GS 2006/Math - Collins

Lab 5
Markov Chains


Preliminaries

This is based on Section 11.6 in the text. You should read both this lab and the material in 11.6.

Basics

The purpose is to study the random transitions of system between various states and to try to make predictions of future states. We start with k states which we number from 1 to k. The main assumption is that if at any time we are in state i then the probability that we will be in state j at the next time is given by a constant probability pji. For example, suppose we are trying to model a disease which has 3 states: 1 = well, 2 = sick, 3 = very sick. Then we might have the following transition probabilities:
From
Well Sick Very Sick
0.6 0.2 0 Well
0.4 0.7 0.1 Sick To
0 0.1 0.9 Very Sick
Note that each column sums to 1 as there is always a transition from one state to another. Now let x(n)i be the probability that at time n you are in state i. Then using conditional probabilities we have:

x(n+1)i = pi1 x(n)1 + pi2 x(n)2 + pi3 x(n)3 + pi4 x(n)4 + ... + pik x(n)k.

In matrix form, if we let x(n) be the k by 1 matrix of values x(n)1, x(n)2, ... , x(n)k, (called the nth state vector) we have simply

x(n+1) = P x(n),

where P is the matrix of all the transition probabilities. From the example above, suppose that initially you are well, so your initial state vector is x(0) = (1,0,0)T. Then using the equation above, we have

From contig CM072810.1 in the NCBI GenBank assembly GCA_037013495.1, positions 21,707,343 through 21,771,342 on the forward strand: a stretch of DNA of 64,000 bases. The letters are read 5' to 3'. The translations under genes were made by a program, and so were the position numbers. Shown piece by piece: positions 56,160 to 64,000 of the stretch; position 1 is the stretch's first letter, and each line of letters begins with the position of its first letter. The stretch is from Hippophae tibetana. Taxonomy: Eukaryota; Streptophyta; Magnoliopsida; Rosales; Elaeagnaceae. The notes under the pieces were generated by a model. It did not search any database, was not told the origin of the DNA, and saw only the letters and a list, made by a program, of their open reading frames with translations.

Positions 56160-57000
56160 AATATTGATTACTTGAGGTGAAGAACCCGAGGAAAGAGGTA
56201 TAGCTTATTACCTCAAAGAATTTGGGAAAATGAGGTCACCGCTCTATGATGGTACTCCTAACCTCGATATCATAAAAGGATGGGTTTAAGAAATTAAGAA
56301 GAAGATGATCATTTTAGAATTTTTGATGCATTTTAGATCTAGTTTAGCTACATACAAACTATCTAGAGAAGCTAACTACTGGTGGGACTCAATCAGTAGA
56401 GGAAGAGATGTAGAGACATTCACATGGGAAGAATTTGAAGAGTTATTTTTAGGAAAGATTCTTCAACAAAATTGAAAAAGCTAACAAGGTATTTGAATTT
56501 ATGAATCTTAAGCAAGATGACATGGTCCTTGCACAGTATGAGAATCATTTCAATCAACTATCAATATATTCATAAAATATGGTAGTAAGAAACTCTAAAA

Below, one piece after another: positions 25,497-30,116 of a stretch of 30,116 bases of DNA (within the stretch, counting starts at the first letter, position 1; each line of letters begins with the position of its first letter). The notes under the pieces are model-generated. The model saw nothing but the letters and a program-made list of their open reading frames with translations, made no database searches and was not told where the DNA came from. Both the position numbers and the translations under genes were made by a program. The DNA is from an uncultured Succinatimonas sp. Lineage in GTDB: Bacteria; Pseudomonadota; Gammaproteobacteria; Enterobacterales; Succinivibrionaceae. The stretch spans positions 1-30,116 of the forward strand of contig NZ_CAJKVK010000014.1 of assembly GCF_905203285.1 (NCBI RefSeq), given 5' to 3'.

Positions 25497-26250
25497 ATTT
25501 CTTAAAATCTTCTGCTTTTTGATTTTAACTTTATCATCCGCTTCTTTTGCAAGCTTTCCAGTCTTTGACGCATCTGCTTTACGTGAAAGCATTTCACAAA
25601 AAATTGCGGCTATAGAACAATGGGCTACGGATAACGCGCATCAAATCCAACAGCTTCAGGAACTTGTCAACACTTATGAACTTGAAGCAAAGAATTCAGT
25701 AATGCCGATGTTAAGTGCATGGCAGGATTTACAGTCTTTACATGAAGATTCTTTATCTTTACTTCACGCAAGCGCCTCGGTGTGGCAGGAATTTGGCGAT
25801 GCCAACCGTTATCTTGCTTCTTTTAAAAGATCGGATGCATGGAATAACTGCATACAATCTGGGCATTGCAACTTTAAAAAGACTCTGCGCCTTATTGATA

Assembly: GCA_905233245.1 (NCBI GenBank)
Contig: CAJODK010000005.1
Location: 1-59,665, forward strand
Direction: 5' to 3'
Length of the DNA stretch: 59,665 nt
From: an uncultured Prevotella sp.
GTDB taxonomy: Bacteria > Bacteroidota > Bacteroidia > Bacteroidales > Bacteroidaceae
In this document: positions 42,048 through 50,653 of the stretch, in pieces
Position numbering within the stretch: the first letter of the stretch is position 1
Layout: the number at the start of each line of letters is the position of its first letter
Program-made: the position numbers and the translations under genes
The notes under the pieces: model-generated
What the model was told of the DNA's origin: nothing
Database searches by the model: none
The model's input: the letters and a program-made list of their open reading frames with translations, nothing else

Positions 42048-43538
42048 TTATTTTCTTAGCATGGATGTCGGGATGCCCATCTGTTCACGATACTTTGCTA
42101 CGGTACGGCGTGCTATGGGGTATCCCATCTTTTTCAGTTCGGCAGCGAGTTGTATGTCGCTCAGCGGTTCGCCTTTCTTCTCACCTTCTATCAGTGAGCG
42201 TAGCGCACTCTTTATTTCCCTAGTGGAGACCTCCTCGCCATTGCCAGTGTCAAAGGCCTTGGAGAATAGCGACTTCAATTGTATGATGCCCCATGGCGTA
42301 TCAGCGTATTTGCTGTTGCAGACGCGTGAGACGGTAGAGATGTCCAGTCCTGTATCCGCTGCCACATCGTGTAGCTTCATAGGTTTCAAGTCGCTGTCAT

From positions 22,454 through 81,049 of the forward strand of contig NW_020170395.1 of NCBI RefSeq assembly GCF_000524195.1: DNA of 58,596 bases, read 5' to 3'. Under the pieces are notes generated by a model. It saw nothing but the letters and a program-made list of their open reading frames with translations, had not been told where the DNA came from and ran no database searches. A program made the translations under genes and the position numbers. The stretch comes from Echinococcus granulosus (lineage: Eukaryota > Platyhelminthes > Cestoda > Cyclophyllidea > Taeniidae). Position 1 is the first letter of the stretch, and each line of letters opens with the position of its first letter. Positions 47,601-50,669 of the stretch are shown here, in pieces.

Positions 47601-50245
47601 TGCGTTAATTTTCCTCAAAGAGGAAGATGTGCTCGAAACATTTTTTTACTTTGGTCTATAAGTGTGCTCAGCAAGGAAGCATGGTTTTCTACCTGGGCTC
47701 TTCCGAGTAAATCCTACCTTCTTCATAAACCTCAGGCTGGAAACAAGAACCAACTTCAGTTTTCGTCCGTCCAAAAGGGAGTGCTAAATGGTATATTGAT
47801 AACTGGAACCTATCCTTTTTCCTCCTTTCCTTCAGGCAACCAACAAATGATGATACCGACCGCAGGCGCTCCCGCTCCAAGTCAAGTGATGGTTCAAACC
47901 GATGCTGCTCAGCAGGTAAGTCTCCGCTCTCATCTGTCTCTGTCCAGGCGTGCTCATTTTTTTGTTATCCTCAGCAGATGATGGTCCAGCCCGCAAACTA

x(1) = P x(0) = (0.6, 0.4, 0)T
x(2) = P x(1) = (0.44, 0.52, 0.04)T
x(3) = P x(2) = (0.368,0.544, 0.088 )T

Notice that the sum of the entries is 1 in each one.
Thus, if each transition takes 1 week, then the results say that after 3 weeks you have probability 0.368 that you are still well, probability 0.544 that you are sick and probability 0.088 that you are very sick.

A natural question is what is the state vector in the long run? i.e. if we let n go to infinity, what do we get? One way to find out is to keep multiplying by P until we get a stationary solution, i.e. the solution doesn't change. The other way is to be smart and realize that if we find such a solution z then since it doesn't change, we must have z = Pz. Thus we can find this steady-state distribution by solving (I-P)z = 0 for a vector z where the sum of the entries is 1.

For our example that means we solve:
0.4 z1 - 0.22 = 0
-0.5 z1 + 0.3 z2 - 0.1 z3 = 0
-0.1 z2 + 0.1 z3 = 0
This has the general solution: z1 = 0.5 t, z2 = t and z3 = t. Thus since we want the sum to be 1, we take t = 2/5, so that z = (1/5, 2/5, 2/5)T and this is the steady-state vector for this problem.

MATLAB

To do all this in MATLAB you first enter the matrix P. If you want to see what happens over time from a starting distribution, enter the distribution as x (a column matrix). Then for each transition you just type

x = P*x

If you want to find the stead-state vector, use rref to solve (I-P)z = 0 via

rref(eye(k)-P)

where k is the number of states. Then from the rref solution, you'll get a general solution. You'll then have to find the particular solution so that the sum of the terms is 1. For example, from the P above we have

P = [0.6 0.2 0; 0.4 0.7 0.1; 0 0.1 0.9];
rref(eye(3)-P)
1 0 -0.5
0 1 -1.0
0 0  0.0
Thus the general solution is z1 = 0.5t, z2 = 1.0t and z3 = t. The sum of these terms is 2.5t, so to get a sum of 1, we choose t = 0.4, thus z = (0.2, 0.4 0.4)T.

Exercises

1. From 11.6 #2ab
2. From 11.6 #8
3. From 11.6 #T2ab (from the Technology Exercises)


Mail: ccollins@math.utk.edu